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Study confirms health risks associated with ultra-processed foods, snacks


 A sample of ultra-processed foods.

Studies have found a direct correlation between the consumption of ultra-processed foods and several health problems, such as cancer, death and different disorders relating to the body and mind.

A team of researchers from Australia, the US, France and Ireland conducted a thorough study that produced strong evidence linking an increased intake of ultra-processed foods to a significantly; higher risk of anxiety, common mental health disorders, type 2 diabetes and mortality from cardiovascular disease.

The research defines ultra-processed foods as foods produced through industrial processes that usually include artificial ingredients, preservatives and additives.

A 21 per cent higher risk of all-cause mortality, a 40–66 per cent increased risk of mortality related to heart disease, obesity, Type 2 diabetes, sleep issues and a 22 per cent increased risk of depression are also associated with heavy consumption of ultra-processed foods, according to the research. 

In particular, it was discovered that eating a lot of ultra-processed food increased the risk of obesity, Crohn's disease, heart disease, Type 2 diabetes, depression, wheezing and unfavourable sleep-related issues.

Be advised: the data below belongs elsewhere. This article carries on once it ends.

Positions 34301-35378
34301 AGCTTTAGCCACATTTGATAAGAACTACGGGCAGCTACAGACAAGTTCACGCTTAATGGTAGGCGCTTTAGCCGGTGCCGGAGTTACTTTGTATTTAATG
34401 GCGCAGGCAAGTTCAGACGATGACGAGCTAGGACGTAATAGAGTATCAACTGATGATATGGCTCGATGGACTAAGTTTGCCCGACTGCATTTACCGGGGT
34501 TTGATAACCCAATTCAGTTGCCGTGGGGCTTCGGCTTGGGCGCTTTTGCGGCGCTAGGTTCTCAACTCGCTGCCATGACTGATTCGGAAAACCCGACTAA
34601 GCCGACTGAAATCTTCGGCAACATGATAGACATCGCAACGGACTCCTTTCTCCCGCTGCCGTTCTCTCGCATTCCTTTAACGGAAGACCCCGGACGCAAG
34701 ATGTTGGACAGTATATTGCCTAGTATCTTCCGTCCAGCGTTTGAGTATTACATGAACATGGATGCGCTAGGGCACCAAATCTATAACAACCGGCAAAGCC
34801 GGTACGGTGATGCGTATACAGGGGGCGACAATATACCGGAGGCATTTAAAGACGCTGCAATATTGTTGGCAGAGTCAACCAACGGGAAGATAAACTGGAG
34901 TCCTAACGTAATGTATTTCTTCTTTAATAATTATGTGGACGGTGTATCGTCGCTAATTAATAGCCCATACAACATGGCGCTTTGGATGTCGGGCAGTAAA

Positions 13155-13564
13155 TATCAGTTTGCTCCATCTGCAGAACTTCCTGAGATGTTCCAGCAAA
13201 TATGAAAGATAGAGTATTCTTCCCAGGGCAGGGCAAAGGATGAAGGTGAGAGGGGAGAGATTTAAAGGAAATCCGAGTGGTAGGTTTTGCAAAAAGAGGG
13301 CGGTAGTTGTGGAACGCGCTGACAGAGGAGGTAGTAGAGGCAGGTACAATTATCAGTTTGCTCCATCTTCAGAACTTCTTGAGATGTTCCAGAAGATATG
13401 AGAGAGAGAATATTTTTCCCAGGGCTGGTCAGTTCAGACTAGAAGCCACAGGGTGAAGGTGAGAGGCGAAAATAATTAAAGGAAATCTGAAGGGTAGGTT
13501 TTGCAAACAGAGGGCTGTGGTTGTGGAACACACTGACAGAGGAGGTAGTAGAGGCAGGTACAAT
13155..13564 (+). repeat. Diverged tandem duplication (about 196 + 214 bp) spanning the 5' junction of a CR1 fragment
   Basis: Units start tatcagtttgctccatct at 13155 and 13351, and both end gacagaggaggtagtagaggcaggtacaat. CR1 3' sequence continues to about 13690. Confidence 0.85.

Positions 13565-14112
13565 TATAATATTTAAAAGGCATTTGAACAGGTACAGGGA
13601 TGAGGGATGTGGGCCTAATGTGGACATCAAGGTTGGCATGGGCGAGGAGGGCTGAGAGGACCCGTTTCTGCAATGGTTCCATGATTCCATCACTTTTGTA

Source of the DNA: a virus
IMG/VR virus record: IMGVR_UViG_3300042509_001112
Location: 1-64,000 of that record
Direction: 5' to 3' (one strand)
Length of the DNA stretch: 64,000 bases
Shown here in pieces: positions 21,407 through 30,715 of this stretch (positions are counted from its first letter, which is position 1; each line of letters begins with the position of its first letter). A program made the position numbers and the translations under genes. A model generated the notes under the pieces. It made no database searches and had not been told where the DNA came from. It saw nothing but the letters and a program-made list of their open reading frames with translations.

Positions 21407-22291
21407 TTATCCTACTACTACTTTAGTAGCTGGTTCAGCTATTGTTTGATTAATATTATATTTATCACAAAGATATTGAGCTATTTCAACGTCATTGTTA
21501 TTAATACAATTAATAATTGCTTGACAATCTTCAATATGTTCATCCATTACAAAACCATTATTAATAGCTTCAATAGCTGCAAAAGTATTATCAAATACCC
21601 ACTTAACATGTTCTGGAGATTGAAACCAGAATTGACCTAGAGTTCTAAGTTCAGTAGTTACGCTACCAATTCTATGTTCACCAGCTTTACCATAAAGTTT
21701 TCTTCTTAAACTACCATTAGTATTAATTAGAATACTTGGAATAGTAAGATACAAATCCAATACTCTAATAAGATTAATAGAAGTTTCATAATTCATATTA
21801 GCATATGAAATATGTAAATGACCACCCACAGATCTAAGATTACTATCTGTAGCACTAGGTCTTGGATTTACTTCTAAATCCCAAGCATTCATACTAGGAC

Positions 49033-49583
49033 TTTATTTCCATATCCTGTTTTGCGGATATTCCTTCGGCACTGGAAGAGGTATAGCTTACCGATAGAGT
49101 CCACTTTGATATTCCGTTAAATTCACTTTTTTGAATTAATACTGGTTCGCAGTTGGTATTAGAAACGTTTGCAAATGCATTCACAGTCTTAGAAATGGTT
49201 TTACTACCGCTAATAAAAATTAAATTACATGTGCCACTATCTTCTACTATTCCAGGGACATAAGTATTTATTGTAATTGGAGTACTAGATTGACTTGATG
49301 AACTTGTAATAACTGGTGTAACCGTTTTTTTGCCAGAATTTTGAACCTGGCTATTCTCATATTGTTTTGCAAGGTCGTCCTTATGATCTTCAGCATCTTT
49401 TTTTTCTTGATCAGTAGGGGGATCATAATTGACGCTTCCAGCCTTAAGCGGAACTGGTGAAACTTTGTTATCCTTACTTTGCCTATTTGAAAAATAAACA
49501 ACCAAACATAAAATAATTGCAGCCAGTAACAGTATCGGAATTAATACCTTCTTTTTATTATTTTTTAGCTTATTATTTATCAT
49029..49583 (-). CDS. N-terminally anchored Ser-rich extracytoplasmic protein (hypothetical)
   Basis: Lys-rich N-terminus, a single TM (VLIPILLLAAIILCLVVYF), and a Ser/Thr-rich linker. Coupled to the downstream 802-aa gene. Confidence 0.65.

The study also stresses the link between eating a lot of ultra-processed food and developing cancer, such as breast cancer, prostate cancer, colorectal cancer, chronic lymphocytic leukaemia, pancreatic cancer and tumours of the central nervous system.

Many processing methods, including extrusion, hydrogenation and high-temperature cooking, are applied to these foods. Examples include packaged baked goods, fast food, sugar-filled drinks, snacks and prepared meals.

Usually high in unhealthy fats, sugars and salt, these foods are low in fibre and essential nutrients.

Ultra-processed foods undergo many industrial processes, frequently including flavours, colours and other additives. Additionally, these products frequently have high added sugar, fat and salt content but low vitamin and fibre content.

“Therefore, public policies and actions are essential,” the researchers say.

According to the research, these include financial policies that make ultra-processed foods more expensive and less readily available than unprocessed or minimally processed foods, institutional food procurement that complies with these regulations, labels on the front of products that identify ultra-processed foods and bans on sales and advertising in or close to hospitals and schools.

“National dietary guidelines recommend a variety of unprocessed or minimally processed foods and freshly prepared meals and the avoidance of ultra-processed foods,” say the researchers.

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